Early this month, cable TV content company AMC Networks (NASDAQ:AMCX) filed an official complaint against cable and media name AT&T (NYSE:T) with the FCC. AMC argues that AT&T isn't offering an equitable amount of money for access to its programs, and is simultaneously favoring its own products like HBO Max and its own stations such as TNT in violation of the agreement AT&T made when it was allowed to acquire Warner Media.
The market mostly ignored the news; carriage rate disputes are nothing new in the television industry. This is a complaint investors would be wise to take note of, however, as it's a microcosm of a battle that's been brewing for a while. This is the year it will come to a head, and force a handful of companies like AMC and Discovery (NASDAQ:DISC.A) (NASDAQ:DISC.B) (NASDAQ:DISCK) to start making some bold but tough decisions.
"Vertical" is the key word
Whether or not the complaint from AMC -- owner of channels like AMC, BBC America, WE, IFC, Sundance Now, Shudder, and Acorn TV -- is legitimate remains up to the FCC. AT&T says it isn't, of course, explaining: "The cost to provide AMC Networks' programming to our customers should reflect that AMC Networks' shows have been declining in popularity as compared to their peers for several years."
Of course, even if not intentional or measurable, it would be naive to believe AT&T isn't giving its relatively new streaming product HBO Max every advantage it can.
There was a term used in AMC's complaint, however, that cuts straight to the heart of a matter that's far bigger than AT&T and AMC. The document explains that AT&T could be trying to "stifle AMC's ability to compete fairly by using its colossal market power as a vertically integrated MVPD to disadvantage AMCN's linear networks, AMC and AMC+, in favor of AT&T's own affiliated networks."
By "vertically integrated," AMC simply means AT&T not only controls the means of distribution of television programming to its DirecTV, AT&T TV, and U-Verse cable customers but also owns content delivered through its proverbial pipes. It's a potential conflict of interest.
AT&T is hardly the only name in the business to serve as the medium and the media, however.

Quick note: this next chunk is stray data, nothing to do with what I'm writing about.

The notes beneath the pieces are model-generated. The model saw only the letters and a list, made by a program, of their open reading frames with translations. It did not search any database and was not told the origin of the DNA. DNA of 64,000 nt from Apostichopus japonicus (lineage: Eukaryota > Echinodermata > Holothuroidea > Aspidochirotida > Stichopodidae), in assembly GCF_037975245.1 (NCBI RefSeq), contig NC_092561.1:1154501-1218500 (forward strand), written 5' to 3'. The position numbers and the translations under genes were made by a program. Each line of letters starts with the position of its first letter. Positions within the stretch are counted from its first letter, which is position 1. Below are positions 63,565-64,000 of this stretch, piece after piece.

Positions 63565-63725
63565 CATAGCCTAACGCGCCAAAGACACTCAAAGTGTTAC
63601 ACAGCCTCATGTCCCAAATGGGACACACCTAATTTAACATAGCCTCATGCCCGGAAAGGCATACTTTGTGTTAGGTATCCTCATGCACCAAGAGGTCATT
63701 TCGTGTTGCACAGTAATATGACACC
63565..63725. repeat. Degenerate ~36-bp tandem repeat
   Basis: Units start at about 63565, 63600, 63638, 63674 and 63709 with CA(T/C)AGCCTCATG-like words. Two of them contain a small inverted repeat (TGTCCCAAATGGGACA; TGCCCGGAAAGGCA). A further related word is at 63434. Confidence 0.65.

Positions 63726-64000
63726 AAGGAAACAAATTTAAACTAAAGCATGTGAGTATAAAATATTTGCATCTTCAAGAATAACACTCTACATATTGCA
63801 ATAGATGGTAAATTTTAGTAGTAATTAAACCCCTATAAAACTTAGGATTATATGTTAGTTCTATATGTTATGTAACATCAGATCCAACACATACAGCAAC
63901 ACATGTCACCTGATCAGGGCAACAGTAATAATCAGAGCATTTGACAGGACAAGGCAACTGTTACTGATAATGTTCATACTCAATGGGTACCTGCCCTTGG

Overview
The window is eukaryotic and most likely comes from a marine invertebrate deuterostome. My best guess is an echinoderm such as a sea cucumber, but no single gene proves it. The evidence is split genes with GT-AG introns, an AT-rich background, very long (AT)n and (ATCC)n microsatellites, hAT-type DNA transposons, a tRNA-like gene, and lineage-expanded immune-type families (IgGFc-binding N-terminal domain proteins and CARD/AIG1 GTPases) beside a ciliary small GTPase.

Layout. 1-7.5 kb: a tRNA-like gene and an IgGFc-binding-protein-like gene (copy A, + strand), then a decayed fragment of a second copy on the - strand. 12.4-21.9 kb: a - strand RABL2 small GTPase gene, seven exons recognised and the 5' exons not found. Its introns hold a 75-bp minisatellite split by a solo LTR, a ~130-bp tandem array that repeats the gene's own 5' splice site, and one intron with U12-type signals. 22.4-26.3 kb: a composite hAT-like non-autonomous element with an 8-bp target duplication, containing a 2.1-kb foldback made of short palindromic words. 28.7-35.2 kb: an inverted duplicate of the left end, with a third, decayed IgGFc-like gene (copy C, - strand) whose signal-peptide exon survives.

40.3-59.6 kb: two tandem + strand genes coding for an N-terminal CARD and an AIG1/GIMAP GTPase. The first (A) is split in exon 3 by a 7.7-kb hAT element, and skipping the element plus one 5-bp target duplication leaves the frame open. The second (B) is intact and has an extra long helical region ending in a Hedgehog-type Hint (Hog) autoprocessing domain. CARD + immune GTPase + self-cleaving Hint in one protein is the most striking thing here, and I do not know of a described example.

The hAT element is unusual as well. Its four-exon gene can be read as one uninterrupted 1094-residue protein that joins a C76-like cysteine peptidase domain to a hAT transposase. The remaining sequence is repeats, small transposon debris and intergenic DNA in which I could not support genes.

Merger-mania blurs all the lines
Cable giant Comcast (NASDAQ:CMCSA) got the vertical integration ball rolling in earnest in 2011 when it acquired TV network NBC, which was already united with movie studio Universal. But other players have followed suit.
Take Liberty Global and Liberty Broadband mega-shareholder John Malone, for instance. He's not only a huge stakeholder of the aforementioned Discovery, but he owns a piece of cable name Charter Communications (NASDAQ:CHTR) and Sirius XM. Merging Viacom and CBS into ViacomCBS (NASDAQ:VIAC) (NASDAQ:VIAC.A) last year paired a network with a major TV production brand.
Non-cable verticals in the industry have since been brought to the market by technology. Walt Disney (NYSE:DIS), as an example, doesn't own a cable service provider, but it does own ESPN, ABC, several Fox-branded assets, and one of the most powerful movie studios in the business. And, with the advent of streaming platforms Disney+ and Hulu, it's got a means of distributing its entertainment in a way that bypasses cable television. That's an incredible amount of leverage.
The creation of Disney+ and NBCUniversal's streaming brand Peacock also sparked a wave of other vertical integrations within the video business. In April, Fox Corp. (NASDAQ:FOX) (NASDAQ:FOXA) announced the completion of its acquisition of ad-supported streaming name Tubi. ViacomCBS is now the owner of ad-supported video-streamer Pluto TV, augmenting its subscription-based CBS All Access. Those deals give Fox and ViacomCBS ways of monetizing entertainment video completely outside of linear cable.
All of those vertical deals among cable names, studios, and streaming platforms open the door to favoritism of that company's own assets, even if none are saying as much.
And so it begins
In short, the pricing dispute between AT&T and AMC is nothing new. The industry has produced plenty of them in the past.
What is new for 2020 is the sheer number of verticals established or firmed up in just a matter of months. The two biggest cable companies serving the United States, AT&T and Comcast, both now make and sell video content for movie screens as well as TV screens, in addition to streaming services. Smaller players like ViacomCBS and Disney are walling up in their own way, with streaming products that leverage existing movie and television content. Neither company is adding third-party content to its streaming services, a la Netflix. A stand-alone ESPN may well be in the cards.
It's a paradigm shift that raises questions for the future of still-independent production houses like AMC Networks, and to a lesser degree, Discovery and its channels like HGTV, Animal Planet, and the Travel Channel. Discovery doesn't appear to have a great deal of distribution leverage with John Malone and Charter, and AMC Networks has no vertical powerhouse looking out for it. Perhaps worse, a recent TiVo report suggests television biographies, documentaries, and cooking are considerably less watched than news, comedy, drama, and action content. That means these less-than-mainstream channel brands are losing what little leverage they had before.